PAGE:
Multiple CPUs share flight-training images
To develop a flight-training device for Korean Airline`s ChangGong-91 light aircraft, the Korean Institute of Aeronautical Technology chose to build a multiple CPU-based system based on the VMEbus. In developing the system, the institute distributed software across several VMEbus-based computers to simulate such functions as the aircraft`s aerodynamics, engines, and environment.
Connected to a Silicon Graphics` Crimson workstation and three screen projectors providing out-the-window graphics, the system is controlled by a VMEbus-based MC88110 32-bit RISC processor system from Motorola (Austin, TX) that is used for input/output (I/O) processing. In turn, the MC88110 VMEbus host is interconnected to a VMEbus target system, consisting of five Motorola MC68040 microprocessor boards and I/O cards connected by a Model 413-1 VMEbus-Adapter from SBS Bit-3 Operations (St. Paul, MN). All data transfers between the host and the target systems and among all the microprocessors are achieved through common VMEbus memory in the target system.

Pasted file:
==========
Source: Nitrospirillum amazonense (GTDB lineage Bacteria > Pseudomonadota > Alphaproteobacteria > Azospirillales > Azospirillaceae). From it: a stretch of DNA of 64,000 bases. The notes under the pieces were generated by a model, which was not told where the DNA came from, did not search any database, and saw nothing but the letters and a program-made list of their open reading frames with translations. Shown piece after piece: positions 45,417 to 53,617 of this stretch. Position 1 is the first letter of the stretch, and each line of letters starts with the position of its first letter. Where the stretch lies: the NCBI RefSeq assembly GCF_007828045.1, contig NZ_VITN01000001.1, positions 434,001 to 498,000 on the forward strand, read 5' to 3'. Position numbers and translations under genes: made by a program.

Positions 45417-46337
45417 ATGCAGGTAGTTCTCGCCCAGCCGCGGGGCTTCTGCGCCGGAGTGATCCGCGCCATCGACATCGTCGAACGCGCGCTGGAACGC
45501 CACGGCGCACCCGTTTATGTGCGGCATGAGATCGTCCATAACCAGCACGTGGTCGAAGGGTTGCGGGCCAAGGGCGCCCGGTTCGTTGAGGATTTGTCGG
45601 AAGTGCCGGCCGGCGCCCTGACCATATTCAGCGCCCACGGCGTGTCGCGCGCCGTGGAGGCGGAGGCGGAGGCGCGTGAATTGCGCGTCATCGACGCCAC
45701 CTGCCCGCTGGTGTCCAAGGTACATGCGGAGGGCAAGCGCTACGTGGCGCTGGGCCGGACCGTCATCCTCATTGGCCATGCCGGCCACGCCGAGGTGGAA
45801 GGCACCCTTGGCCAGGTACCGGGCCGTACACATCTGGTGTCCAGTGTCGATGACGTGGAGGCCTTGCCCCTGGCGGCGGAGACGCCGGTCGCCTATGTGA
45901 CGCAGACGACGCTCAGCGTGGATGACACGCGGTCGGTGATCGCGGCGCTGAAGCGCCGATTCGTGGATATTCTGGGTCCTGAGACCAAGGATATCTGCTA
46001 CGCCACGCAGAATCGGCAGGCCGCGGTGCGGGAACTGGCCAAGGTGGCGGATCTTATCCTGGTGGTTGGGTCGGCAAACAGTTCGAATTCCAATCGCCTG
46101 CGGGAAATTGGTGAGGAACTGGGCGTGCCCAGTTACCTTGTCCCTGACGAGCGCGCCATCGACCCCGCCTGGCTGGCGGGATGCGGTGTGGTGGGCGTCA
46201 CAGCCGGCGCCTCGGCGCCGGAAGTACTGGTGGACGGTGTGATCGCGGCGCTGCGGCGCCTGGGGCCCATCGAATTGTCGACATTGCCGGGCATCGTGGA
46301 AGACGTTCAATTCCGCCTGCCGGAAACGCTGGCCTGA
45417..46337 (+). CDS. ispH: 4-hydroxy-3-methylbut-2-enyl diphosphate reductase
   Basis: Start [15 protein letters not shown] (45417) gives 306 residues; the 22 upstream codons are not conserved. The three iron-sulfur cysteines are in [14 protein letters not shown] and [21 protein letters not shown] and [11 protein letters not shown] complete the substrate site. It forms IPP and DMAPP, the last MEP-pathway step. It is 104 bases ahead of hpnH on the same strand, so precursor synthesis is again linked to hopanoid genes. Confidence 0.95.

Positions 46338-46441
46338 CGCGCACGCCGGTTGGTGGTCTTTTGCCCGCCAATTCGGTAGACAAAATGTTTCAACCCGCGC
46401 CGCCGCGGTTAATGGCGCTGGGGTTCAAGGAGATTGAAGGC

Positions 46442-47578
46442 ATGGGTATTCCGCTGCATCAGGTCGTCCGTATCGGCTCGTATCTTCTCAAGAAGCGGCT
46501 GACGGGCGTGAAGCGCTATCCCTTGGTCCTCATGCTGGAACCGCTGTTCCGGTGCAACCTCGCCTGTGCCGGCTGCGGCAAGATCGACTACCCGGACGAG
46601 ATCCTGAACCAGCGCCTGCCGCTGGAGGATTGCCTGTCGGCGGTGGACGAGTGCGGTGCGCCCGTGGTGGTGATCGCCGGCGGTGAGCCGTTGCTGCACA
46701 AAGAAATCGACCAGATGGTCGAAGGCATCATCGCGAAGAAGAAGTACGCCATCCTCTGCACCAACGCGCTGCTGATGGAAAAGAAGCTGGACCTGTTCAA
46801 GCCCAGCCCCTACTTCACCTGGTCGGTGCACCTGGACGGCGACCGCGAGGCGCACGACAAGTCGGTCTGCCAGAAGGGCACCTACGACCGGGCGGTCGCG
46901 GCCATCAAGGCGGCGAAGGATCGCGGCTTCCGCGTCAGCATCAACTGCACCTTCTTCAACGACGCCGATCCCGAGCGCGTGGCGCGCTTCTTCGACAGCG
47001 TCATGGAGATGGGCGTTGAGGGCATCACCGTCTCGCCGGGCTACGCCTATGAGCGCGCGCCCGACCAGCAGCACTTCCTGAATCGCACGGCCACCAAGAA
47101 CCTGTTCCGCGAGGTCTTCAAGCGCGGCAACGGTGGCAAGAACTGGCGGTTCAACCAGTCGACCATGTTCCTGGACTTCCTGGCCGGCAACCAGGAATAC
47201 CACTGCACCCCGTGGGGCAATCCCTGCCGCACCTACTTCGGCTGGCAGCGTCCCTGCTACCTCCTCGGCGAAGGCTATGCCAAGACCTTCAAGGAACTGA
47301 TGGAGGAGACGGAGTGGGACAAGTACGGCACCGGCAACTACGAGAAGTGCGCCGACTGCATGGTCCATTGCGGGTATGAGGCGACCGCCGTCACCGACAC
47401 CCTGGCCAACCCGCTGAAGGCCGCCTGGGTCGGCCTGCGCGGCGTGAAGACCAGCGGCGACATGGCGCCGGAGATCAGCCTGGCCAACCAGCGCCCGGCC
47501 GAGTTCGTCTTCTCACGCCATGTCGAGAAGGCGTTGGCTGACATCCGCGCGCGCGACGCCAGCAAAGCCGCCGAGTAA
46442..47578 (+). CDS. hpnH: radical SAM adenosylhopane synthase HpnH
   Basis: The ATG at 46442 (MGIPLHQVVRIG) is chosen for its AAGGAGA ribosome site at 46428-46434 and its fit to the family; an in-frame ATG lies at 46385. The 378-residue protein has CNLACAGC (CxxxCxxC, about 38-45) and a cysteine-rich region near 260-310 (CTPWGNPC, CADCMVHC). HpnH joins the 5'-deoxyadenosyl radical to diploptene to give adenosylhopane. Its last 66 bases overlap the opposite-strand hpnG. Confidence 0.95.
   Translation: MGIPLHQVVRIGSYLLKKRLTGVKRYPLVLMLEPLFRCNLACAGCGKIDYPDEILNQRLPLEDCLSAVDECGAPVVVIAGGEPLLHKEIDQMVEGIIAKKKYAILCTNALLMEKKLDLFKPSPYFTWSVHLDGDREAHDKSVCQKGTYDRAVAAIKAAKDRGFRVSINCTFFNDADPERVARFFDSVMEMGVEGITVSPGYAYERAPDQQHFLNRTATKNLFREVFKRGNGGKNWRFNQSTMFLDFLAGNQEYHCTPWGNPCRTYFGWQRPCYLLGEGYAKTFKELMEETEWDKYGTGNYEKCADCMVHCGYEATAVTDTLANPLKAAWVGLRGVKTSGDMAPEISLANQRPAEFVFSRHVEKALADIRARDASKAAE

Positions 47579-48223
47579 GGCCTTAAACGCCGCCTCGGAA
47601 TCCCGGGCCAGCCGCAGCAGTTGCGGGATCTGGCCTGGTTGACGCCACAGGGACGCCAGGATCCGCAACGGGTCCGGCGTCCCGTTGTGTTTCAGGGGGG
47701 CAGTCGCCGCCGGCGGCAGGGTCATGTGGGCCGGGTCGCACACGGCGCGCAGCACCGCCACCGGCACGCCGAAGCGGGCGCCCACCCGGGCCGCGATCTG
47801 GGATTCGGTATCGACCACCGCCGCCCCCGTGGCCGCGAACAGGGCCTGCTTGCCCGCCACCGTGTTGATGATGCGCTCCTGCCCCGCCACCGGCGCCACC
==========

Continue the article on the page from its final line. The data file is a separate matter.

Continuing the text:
In addition to handling flight-scheduling tasks, one of the CPUs synchronizes local-area-network communications and other processors in the target system. Two other CPUs drive the aircraft instruments and indicators in the simulator cabin, and another two processors control loads on the ailerons and rudder.
Korean Airline`s CangGong-91 light aircraft flight-training system partitions simulation software in a multiprocessor environment based on VMEbus technology.